His characters may be reassuringly unambiguous, yet the man himself was anything but. So what is the social and cultural impact of Walt Disney’s legacy? In this exhibition, on show at Het Nieuwe Instituut from September 2021, curator Saskia van Stein examines the influence of Disney’s films and thinking on today’s built environment and sense of identity.
Walt Disney’s fantasies have grown from temporary distractions on the cinema screen into defining influences on global pop culture. The cartoonist, along with the empire he founded, has won both praise – for his technological innovations and the apparent simplicity and recognisability of his storytelling – and notoriety. The ingenuity with which he seamlessly entwines fairy tales and reality is accompanied by a compelling and one-sided conception of what the resulting wonderful worlds – and their inhabitants – should look like.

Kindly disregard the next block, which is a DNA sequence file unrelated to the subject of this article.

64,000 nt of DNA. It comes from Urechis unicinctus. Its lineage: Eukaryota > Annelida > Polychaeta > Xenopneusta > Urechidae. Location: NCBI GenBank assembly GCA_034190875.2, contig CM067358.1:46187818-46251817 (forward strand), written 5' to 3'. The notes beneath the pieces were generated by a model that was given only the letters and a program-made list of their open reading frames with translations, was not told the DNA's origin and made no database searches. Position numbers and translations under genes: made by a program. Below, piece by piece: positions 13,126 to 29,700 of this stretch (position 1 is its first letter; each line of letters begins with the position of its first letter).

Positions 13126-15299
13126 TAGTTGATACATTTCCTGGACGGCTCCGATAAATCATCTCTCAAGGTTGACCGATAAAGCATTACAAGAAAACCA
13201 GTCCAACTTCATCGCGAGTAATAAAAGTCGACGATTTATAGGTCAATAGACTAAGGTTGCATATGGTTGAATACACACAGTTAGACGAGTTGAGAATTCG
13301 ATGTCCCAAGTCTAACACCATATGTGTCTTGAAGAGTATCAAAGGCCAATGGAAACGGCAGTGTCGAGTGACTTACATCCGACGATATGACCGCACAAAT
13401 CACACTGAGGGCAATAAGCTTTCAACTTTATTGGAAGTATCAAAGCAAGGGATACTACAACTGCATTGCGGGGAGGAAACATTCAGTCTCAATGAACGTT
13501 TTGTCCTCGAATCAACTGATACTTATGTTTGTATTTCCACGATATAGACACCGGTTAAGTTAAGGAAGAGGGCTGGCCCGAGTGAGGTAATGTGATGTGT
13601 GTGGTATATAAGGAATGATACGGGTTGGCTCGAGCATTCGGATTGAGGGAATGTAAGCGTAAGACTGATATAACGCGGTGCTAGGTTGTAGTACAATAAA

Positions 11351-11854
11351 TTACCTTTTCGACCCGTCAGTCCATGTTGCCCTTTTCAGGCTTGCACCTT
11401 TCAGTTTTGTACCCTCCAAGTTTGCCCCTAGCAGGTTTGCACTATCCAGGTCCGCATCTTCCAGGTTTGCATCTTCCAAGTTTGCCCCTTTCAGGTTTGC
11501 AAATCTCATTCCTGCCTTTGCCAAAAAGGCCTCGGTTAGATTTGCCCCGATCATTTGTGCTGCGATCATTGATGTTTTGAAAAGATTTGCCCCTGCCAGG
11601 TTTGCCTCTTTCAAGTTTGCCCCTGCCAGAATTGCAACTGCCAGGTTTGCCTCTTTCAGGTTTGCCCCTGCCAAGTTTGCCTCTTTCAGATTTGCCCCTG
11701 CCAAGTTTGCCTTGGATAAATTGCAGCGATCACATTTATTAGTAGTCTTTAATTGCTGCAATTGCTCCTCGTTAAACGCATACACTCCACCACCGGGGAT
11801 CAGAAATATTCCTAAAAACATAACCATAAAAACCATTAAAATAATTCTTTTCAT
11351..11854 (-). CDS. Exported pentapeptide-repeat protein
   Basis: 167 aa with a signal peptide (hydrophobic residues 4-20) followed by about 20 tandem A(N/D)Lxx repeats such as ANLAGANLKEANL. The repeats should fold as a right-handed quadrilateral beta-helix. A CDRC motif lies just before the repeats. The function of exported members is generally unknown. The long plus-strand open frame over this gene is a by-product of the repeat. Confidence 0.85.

Walter Elias Disney (1901–1966) created on- and off-screen fantasy worlds in which viewers and visitors can temporarily escape everyday reality. His “wonderful world” had a modest beginning in the 1930s with cartoons and animated shorts but, with the creation of full-length films, theme parks, resorts and cruise vacations, it mushroomed into a global media empire over the following decades. The staging of an alternative reality was not confined to the movies and the Disneyland parks. With every step in the development of the company, the image of Walt, and his Walt Disney Company, has been carefully cultivated and expanded.